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From The Projects to a PhD, Call Him Dr. AC

July 22, 2011

Stories

Spotlight on Writer/Professor Dr. Al Carlos Hernandez

By Susie Albin-Najera

Al Carlos interviews Carlos Santana on air in 1977.

    Writer, screenwriter, columnist, producer, host, managing editor, graduate, doctorate, entrepreneur, professor, PhD, husband, dad, granddad, great grandad….with so many titles, how does Al Carlos Hernandez do it?  “With a hybrid, urban, super fly, vato loco mentality,” he states.

    Dr. Al Carlos (Dr. AC) Hernandez is the west coast editor USA of Herald De Paris online newspaper with estimated 11 million hits a day, contributing editor with Latinola.com of Los Angeles, consulting editor for www. Soulradionline.com and a featured columnist for San Diego’s largest bilingual Newspaper, La Prensa. He is also an Adjunct Professor at Patten University in Oakland and long time resident of Pacifica, CA.

    He grew up in the housing projects in San Francisco and never really fit in – he was never quite Latino enough or gringo enough for that matter. His parents never spoke Spanish at home and wanted him to learn English. “And they were right,” he claims. “I never made a dime speaking Spanish.”

    Both his parents and grandparents were born in Hawaii. In the late 1800’s, there was a hurricane in Puerto Rico so they sent 60,000 of the poorest farm workers to work in Hawaii. “My maternal grandfather listed his occupation as “Cowboy” as he worked on King’s Ranch,” he states. “My paternal grandfather listed his occupation as ‘Teamster.’  My Dad was a warehouse man and musician. I am 100% Puerto Rican.”

    AC took his street smarts and excelled after graduating JFK High School in Fremont, California, he matriculated to Ohlone College where he was voted most Inspirational leader as a student council member while earning two Varsity letters in NCAA soccer.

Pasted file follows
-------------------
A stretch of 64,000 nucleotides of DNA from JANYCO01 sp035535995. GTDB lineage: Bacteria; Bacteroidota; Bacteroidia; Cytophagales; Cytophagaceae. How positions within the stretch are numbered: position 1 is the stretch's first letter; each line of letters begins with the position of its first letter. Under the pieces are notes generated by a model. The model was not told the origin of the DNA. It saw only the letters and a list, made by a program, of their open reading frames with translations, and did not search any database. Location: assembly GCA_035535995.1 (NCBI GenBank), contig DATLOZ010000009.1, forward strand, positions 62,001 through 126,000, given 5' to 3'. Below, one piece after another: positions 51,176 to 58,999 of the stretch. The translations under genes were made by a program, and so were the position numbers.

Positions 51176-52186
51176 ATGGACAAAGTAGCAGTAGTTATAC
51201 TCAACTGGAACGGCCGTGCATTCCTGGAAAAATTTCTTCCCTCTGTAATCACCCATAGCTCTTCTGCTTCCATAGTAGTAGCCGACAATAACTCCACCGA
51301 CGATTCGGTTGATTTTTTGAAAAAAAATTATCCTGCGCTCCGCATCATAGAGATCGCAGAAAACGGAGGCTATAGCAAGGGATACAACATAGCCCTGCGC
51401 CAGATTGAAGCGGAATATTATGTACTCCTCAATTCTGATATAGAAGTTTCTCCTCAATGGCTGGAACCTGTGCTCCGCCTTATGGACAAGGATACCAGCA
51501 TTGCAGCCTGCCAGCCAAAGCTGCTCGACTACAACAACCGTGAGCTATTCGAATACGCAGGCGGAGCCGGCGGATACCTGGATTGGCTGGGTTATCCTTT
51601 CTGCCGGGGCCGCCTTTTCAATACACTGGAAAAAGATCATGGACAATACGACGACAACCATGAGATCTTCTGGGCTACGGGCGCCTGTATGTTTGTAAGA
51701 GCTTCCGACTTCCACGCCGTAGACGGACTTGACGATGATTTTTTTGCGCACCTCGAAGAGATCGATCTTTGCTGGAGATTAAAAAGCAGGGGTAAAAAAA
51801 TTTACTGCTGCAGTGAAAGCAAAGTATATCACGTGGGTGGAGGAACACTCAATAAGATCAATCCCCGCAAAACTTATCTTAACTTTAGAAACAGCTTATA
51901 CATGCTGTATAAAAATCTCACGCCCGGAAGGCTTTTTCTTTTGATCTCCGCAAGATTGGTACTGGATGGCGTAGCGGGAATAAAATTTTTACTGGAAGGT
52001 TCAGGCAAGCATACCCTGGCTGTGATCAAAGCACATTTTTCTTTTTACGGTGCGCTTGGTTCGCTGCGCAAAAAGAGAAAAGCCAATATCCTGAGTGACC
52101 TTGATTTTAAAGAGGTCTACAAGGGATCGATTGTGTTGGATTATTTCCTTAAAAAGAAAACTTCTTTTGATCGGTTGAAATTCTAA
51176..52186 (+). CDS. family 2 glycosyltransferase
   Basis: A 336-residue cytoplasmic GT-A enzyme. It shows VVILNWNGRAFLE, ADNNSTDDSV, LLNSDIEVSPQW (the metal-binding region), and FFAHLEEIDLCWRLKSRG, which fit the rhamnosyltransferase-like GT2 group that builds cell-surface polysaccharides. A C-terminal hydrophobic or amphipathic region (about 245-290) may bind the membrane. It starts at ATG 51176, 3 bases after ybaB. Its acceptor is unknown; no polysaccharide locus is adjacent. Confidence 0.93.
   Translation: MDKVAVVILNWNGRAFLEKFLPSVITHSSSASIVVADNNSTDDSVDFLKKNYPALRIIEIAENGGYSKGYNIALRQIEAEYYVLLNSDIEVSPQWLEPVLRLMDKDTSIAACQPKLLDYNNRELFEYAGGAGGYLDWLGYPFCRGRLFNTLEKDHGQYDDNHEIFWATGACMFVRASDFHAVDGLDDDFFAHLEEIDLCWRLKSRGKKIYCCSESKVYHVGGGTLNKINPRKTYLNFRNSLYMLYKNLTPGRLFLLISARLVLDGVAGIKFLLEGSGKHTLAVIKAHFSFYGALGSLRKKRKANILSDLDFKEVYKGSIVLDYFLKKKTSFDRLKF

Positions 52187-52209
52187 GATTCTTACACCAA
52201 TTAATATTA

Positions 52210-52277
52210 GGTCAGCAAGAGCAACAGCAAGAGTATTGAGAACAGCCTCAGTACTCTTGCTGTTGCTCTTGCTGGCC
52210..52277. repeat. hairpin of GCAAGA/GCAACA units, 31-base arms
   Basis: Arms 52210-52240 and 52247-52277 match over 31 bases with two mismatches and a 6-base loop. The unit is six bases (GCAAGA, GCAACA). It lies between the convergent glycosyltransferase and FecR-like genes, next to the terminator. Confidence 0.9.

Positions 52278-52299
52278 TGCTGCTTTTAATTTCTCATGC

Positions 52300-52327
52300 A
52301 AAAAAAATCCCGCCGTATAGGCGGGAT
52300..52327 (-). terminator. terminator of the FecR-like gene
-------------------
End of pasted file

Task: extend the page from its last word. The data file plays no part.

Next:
Upon his acceptance to Cal State Hayward, he used his media savvy and became the first Latino Editor in Chief of the Universities Daily newspaper, overseeing a staff of 35. The paper won third place overall excellence for a daily in the state that year.

Dr. AC Hernandez

    Al Carlos was the first Latino to ever graduate as a Mass Communications major at Cal State Hayward University at the age of 22. He earned two more Varsity soccer letters, making him a rare 4-year NCAA Varsity letterman. Upon graduation, he went back to Ohlone community college and worked as a coordinator as well as a faculty ethnic studies media instructor. During that time he was voted Club Adviser of the Year.

    Concurrent with his collegiate responsibility, he worked as the on air host and producer of a weekly radio talk show on KFRC in San Francisco. During the years AC was on the air KFRC was voted the number one rock station in the country five years in a row, he broadcasted to a weekly audience of several hundred thousand.

    In 1979 AC was hired as the Program Director of KBRG fm a Spanish language radio station in San Francisco. He was successful in achieving record Arbitron numbers, and was voted International Latin Program Director of the year 1980, by Record World Magazine.

    In an effort to return to his first love, writing, he accepted the position of West Coast Regional editor for the first National Latino Magazine “Nuestro.” Nuestro was called the Latino People Magazine, and was distributed to almost every Latino household in the country. AC severed as an editor and feature writer for many years, and has published nationally since 1977.

    On the business side things, he was hired by the two-time Grammy award winning Tex Mex act, Little Joe y La Familia and as their Producer, was the first domestic Latino music act ever to score a major record deal with WEA International. AC negotiated the record contract and went on to produce their ground breaking album “No Quiero Mas Amar” in 1983.

    Tired with the rigors of media, and wanting to spend more time with his young children and wife, AC decided to explore his entrepreneurial side and started a business with his wife Alba, Alba Hair Design a prominent SF hair care business.

    He was successful in becoming the managing partner of a multimillion-dollar a year Honda/Yamaha franchise in Daly City California, while Alba Hair Design of San Francisco thrived.

    When the dot.com revolution hit, AC was a featured international columnist for Latino.com, Picosito.com and Latinolink.com. As he continued to publish, in 1996 he was asked to create and write a narrative story for a children’s CD by the Grammy wining band, Los Lobos. “Papa’s Dream” the CD was a tremendous sales success, and in 1996, AC and Los Lobos were nominated for a Grammy award for the project.